The truth be­hind con­flict­ing US data

Financial Mirror (Cyprus) - - FRONT PAGE -

The world’s largest econ­omy has been giv­ing off mixed sig­nals over the last week or two. Amer­i­can gross do­mes­tic prod­uct con­tracted in the first quar­ter of 2014 but stocks are trad­ing at all-time highs and the num­ber of un­em­ploy­ment claims is in de­cline. How do we ex­plain these ap­par­ent con­tra­dic­tions and where does the truth re­ally lie?

On Thurs­day, the Com­merce Depart­ment slashed its es­ti­mate of GDP to in­di­cate that the econ­omy shrank in the first quar­ter of 2014 for the first time in three years, at a 1.0% an­nual rate. It was a big­ger drop than an­a­lysts were pre­dict­ing. At first glance this is bad news, but it’s worth delv­ing a lit­tle deeper. The GDP sank as in­ven­to­ries were down and the trade deficit was up. These facts do not re­flect a long-term trend, but show that the tem­po­rary hit to the econ­omy caused by the icy weather and bl­iz­zards at the end of 2013 had a deeper im­pact than econ­o­mists pre­vi­ously an­tic­i­pated.

Com­pa­nies were de­terred from re­stock­ing their in­ven­to­ries and cut back on in­vest­ments, but re­al­ity dic­tates that in­ven­to­ries can only sink so low. Given the im­per­ma­nent cause of the de­cline, an eco­nomic re­bound seems even more likely. Businesses will be look­ing to re­stock and in­vest again to make up for lost rev­enues.

In­deed, pos­i­tive monthly data al­ready points to a turn­around in the sec­ond quar­ter. Jobs data, which pro­vides a strong in­di­ca­tion of over­all eco­nomic health, was also re­leased last Thurs­day. The La­bor Depart­ment broke the news that ap­pli­ca­tions for un­em­ploy­ment ben­e­fits de­clined 27,000 to a near seven-year low at 300,000. Con­sider too that con­sumer spend­ing, a very sig­nif­i­cant con­trib­u­tor to eco­nomic ac­tiv­ity, grew at a rate of 3.1%, and it be­comes clear why in­vestors are bullish.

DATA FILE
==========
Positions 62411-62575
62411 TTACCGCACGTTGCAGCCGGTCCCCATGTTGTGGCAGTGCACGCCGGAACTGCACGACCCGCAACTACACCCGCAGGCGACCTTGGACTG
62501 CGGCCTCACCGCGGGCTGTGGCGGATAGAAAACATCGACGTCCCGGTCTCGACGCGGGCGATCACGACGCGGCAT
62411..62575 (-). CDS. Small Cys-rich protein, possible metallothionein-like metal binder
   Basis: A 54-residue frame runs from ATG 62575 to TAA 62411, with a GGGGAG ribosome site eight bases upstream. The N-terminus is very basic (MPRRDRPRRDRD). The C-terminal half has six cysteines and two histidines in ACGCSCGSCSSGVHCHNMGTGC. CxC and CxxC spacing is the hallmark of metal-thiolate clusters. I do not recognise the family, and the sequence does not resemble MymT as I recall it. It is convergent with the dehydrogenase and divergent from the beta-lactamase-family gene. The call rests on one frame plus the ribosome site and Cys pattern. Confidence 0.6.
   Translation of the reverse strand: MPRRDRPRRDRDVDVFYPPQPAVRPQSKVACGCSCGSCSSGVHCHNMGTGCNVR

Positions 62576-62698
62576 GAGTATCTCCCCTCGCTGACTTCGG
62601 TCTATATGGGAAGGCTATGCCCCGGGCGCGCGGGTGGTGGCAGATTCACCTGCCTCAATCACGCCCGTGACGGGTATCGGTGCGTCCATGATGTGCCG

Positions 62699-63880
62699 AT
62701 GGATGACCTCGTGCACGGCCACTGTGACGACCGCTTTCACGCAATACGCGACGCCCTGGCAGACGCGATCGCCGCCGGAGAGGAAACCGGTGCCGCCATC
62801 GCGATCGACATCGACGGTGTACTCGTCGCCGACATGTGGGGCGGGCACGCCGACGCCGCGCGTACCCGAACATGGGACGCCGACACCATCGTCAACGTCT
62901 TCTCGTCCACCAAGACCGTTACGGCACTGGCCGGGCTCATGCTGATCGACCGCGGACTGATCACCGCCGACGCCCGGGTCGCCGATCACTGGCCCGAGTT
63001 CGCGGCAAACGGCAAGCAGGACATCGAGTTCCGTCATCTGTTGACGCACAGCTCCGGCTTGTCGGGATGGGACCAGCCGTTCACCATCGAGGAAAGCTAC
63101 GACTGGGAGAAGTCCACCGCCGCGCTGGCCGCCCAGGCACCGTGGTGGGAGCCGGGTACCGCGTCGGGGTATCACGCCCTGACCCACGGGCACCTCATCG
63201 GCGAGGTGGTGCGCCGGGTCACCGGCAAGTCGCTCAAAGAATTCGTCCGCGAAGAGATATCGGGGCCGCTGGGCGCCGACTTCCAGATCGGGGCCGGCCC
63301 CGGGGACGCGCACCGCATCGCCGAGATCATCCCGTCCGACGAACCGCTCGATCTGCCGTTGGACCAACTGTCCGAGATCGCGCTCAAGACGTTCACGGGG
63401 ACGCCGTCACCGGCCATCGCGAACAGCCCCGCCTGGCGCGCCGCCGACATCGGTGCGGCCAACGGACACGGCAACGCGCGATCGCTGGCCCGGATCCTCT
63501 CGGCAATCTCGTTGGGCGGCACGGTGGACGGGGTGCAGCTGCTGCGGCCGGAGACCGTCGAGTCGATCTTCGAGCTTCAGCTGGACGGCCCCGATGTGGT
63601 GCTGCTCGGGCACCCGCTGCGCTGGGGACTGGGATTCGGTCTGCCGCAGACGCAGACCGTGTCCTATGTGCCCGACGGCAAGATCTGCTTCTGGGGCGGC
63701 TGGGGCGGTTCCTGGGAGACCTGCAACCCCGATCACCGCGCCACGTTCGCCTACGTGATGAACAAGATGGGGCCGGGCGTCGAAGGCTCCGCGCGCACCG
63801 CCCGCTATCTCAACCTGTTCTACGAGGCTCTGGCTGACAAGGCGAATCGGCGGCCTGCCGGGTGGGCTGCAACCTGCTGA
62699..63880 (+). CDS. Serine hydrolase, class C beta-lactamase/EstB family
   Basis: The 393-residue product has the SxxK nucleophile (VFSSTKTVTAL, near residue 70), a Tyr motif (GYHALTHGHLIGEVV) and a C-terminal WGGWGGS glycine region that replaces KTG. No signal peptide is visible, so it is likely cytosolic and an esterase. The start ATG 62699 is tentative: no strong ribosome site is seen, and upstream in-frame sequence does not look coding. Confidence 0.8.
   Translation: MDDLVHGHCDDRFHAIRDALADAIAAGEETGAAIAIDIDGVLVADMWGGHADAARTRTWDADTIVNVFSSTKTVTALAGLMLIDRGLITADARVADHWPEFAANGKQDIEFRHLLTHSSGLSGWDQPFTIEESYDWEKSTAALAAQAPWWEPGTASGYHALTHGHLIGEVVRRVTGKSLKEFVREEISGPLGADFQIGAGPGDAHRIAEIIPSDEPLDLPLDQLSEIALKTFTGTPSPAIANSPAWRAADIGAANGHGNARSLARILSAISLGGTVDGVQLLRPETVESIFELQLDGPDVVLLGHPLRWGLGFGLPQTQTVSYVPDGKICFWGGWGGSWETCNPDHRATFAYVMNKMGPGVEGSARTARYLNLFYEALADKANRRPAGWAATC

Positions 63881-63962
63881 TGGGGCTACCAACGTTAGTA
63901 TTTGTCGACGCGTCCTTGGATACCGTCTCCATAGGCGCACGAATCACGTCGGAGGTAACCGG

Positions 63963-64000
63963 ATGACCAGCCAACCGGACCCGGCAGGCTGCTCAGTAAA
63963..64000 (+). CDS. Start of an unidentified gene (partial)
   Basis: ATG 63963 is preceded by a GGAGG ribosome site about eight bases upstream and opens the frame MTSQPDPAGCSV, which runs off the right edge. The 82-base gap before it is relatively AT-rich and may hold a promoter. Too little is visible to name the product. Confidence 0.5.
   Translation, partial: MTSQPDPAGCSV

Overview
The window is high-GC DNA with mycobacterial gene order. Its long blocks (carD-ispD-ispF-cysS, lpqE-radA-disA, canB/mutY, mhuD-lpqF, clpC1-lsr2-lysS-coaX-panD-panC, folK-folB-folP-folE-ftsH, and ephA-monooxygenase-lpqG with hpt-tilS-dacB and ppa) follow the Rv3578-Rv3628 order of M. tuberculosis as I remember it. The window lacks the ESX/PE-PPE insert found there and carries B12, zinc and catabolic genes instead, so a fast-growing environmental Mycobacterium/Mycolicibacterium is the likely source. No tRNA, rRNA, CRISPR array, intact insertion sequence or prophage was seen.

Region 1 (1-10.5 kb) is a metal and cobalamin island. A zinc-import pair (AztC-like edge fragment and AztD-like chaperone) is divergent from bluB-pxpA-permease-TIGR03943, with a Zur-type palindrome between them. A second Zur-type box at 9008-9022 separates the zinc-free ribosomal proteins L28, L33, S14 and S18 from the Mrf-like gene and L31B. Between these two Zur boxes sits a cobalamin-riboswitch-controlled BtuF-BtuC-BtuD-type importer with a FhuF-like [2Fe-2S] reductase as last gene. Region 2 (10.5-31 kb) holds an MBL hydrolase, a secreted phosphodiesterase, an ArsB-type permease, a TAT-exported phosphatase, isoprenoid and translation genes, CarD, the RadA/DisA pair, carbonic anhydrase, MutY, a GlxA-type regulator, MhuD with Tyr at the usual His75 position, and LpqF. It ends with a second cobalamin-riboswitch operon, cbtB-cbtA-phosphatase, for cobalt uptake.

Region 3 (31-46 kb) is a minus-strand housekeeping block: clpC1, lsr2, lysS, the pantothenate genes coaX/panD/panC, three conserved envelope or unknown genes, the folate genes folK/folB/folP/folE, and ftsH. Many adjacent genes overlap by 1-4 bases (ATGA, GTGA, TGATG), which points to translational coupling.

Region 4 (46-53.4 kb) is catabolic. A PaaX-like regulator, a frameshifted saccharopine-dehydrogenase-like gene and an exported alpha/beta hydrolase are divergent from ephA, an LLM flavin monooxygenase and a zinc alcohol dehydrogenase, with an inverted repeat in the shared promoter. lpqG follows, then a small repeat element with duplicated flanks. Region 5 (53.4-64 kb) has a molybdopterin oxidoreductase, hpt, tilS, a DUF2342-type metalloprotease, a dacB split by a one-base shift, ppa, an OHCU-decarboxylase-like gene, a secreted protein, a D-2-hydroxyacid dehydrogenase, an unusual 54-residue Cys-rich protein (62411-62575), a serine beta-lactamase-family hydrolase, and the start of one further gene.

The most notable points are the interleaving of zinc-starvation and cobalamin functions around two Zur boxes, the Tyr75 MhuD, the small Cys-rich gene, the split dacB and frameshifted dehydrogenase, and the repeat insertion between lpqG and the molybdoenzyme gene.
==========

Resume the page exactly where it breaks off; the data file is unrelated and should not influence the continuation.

Thanks to op­ti­mistic traders, and the hes­i­tant re­sponses of bear­ish traders to the pos­i­tive data, the Dow and S&P 500 in­dices fin­ished Fri­day near record highs. The S&P500 gained 3.54 points to 1,923.57, mark­ing its fourth straight month of gains, and the Dow rose 18.43 points to 16,717.17, higher than its pre­vi­ous record close on May 13.

In­vestor sen­ti­ment, of­ten more so than mar­ket data, re­veals what’s hap­pen­ing in the minds of businesses and con­sumers. The Amer­i­can pub­lic seem to be con­fi­dent that their econ­omy is head­ing in the right di­rec­tion. The mar­kets will cer­tainly re­quire con­fir­ma­tion and fur­ther pos­i­tive eco­nomic data if the bullish trends are to con­tinue, but for now at least, it seems that the harsh win­ter and its im­pact on the start of the cal­en­dar year was an un­for­tu­nate blip that has al­ready passed.

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